Q: How much did the system cost to develop? I mean how much did DoD invest in the system and how much did Intermap invest or ERIM invest in this system to bring it up?

A: It is actually hard to find the overall trail of investments because there have been other agencies beyond DoD who have been supporting this work over a period of time. Perhaps something like a total of $20 million went into this over a period of several years.

If we looked at the replacement cost of this radar system today, it would be a little over $6 million.

Q: How many more of these systems will be coming on line? Right now you only have one system, I understand, and one Lear jet. Is there going to be a fleet of say 10, 20 aircraft that are going to be ranging all over the globe taking pictures?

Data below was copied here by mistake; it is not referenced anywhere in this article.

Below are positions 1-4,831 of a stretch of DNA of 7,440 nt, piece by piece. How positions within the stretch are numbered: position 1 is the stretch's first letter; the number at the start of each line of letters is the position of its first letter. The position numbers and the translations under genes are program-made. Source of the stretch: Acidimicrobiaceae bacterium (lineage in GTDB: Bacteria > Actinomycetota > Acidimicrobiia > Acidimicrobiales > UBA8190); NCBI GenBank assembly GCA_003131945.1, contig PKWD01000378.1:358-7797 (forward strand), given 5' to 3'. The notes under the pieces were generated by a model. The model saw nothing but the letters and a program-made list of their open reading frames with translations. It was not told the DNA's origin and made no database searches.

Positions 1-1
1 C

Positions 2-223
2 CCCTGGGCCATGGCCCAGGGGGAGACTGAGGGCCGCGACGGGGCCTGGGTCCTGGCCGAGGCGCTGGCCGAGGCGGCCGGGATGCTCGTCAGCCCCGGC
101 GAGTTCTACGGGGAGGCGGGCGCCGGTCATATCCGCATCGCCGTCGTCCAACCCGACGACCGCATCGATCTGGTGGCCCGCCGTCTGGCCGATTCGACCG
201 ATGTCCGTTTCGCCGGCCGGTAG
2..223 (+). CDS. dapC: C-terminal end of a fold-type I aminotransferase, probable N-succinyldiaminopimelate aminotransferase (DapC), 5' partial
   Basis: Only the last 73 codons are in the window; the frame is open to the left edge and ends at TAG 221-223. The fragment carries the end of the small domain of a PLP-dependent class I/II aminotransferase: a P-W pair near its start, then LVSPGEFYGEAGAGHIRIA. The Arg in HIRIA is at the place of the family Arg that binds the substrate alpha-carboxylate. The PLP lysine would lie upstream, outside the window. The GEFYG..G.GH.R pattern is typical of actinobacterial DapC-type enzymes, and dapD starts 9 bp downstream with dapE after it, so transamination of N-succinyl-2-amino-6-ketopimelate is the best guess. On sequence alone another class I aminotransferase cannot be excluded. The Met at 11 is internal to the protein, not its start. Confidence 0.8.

Dr. Banks: We hope so. I would estimate three to four in the next two years.

Q: When you mentioned competitors, what specific country? The French or Brits or Germans?

A: In terms of competition, both the Germans and the Japanese have Interferometric SARE programs at different stages of development. Canada also has done some work in Interferometric SARE and operates, currently has an Interferometric SARE operating. So those are the three primary countries that we look at as competitors.

Q: Canada is pretty much the guys who have it first operational, you would be second, and then the Germans and Japanese would fight it out for whoever is third or fourth on the market with an operational system?